5) Types of documents to be submitted:

         a) a degree that allows for admission into universities or other higher education programs – in many countries such degrees are extremely diversified, and often only allow students to access limited study courses;

         or, in alternative,

 b) statements or certificates that refer to studies pursued in institutions that are not entitled to grant academic degrees;

         or, in alternative,

 c) statements or certificates that refer to studies (that were not completed) pursued in institutions that are entitled to grant academic degrees, when students did not actually obtained any such degree;

         or, in alternative,

d) diplomas or parchments that prove that an academic degree was actually obtained – focusing on the question whether that degree has any canonical effect/value;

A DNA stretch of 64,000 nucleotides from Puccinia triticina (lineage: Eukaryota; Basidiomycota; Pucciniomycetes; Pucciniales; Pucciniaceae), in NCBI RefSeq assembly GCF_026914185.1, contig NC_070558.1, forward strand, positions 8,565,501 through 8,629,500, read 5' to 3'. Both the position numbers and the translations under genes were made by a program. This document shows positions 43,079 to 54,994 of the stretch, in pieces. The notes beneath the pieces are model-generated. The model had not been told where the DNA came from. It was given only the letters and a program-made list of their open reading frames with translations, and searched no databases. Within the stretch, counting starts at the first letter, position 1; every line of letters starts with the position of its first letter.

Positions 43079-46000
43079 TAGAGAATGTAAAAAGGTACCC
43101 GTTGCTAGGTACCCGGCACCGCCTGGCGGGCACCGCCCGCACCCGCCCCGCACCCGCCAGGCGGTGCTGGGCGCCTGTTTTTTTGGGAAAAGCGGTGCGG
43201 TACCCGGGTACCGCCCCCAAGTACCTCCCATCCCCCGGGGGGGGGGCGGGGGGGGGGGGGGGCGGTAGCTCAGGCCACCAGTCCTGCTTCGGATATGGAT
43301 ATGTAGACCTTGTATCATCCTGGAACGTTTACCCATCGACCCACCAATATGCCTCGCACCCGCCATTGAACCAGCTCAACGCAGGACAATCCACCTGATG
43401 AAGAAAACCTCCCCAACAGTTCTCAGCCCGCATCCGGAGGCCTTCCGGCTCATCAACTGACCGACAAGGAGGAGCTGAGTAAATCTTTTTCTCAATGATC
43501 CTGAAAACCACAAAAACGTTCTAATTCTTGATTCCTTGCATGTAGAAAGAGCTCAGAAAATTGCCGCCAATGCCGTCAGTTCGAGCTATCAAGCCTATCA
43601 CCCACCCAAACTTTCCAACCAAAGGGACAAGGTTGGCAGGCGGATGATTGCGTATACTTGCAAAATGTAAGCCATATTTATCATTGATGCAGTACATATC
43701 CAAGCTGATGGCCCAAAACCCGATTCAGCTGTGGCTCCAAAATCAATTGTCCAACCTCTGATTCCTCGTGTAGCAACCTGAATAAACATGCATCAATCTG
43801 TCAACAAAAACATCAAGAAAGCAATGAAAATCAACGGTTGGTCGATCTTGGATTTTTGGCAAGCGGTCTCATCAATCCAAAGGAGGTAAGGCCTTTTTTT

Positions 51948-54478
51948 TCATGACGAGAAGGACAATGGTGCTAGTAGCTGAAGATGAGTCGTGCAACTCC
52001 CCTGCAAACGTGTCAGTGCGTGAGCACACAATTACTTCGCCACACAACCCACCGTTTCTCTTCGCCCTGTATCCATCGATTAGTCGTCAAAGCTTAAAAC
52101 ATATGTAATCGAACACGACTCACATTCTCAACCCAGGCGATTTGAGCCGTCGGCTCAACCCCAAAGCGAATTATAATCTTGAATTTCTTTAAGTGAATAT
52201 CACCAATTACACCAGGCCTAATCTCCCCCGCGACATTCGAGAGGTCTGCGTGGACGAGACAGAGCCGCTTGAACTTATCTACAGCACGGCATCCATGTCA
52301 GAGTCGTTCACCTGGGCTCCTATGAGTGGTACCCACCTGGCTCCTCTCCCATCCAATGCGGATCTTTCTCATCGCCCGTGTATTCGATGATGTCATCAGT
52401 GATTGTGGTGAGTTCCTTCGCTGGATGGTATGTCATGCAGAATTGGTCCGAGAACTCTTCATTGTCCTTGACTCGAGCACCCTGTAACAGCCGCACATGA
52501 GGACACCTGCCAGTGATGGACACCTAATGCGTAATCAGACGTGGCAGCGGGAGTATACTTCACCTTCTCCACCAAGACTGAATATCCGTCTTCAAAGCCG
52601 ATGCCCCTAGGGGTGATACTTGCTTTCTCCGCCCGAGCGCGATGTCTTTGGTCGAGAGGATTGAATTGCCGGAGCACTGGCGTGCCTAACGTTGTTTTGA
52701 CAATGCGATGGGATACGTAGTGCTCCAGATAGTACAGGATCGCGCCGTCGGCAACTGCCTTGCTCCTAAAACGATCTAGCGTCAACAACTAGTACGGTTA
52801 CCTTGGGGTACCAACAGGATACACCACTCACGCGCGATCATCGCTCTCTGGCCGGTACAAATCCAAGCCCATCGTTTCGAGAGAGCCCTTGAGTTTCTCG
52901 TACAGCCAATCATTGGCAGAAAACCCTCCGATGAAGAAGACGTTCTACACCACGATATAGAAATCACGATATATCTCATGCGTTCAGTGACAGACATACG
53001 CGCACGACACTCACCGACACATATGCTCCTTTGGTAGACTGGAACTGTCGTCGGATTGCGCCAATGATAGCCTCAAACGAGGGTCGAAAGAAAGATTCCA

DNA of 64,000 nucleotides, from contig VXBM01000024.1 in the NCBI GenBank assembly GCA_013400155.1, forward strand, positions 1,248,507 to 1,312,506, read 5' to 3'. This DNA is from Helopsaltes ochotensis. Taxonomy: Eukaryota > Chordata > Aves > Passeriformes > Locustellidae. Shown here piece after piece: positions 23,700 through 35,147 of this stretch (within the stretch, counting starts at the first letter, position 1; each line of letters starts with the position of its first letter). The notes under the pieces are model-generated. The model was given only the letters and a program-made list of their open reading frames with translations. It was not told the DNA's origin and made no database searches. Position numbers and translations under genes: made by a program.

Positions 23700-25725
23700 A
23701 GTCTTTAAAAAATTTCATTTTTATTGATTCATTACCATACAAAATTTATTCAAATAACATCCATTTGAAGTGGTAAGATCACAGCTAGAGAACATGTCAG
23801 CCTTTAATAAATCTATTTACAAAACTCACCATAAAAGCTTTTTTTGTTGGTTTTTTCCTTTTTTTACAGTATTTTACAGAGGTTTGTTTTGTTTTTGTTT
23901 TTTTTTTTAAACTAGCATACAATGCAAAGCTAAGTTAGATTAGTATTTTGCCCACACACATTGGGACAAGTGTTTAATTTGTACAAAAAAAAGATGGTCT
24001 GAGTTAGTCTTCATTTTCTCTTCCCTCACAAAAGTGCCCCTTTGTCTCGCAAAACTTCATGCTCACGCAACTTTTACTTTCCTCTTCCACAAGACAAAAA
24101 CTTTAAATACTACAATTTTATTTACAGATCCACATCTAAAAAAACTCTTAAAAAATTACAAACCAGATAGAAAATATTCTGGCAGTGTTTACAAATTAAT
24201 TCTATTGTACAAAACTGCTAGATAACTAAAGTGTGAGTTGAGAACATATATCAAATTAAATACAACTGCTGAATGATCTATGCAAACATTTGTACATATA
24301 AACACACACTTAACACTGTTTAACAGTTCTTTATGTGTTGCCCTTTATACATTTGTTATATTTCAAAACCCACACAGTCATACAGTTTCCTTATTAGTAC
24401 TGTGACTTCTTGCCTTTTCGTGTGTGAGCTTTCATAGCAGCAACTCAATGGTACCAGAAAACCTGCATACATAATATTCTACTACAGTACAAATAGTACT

or, in alternative,

         e) other kinds of documents.

Based on document verification and comparisons between studies, degrees, qualifications, skills, etc. - either carried out or obtained – then decisions are made or opinions are given regarding recognition, based on the principle that a negative decision is justified only when substantial differences have emerged between submitted studies, degrees, qualifications, skills, etc. and those that are comparable (or required) within the Holy See’s education system, and which are regulated by Institutions’ statutes. In case of negative decisions, the burden of the proof is on the competent authority that is taking care of the recognition procedure.

 Substantial Differences:

The domains where substantial differences can prevent, prohibit, or influence recognition refer to:

 1) Level (1st; 2nd; 3rd cycle).

 2) Students’ workload which, in the Europe region, is expressed in terms of “ECTS” credits – however, it is advisable not to base substantial differences only on study duration or students’ workload, without considering learning outcomes and qualifications that have actually been achieved, although in a shorter time or with less credits than we are normally used to.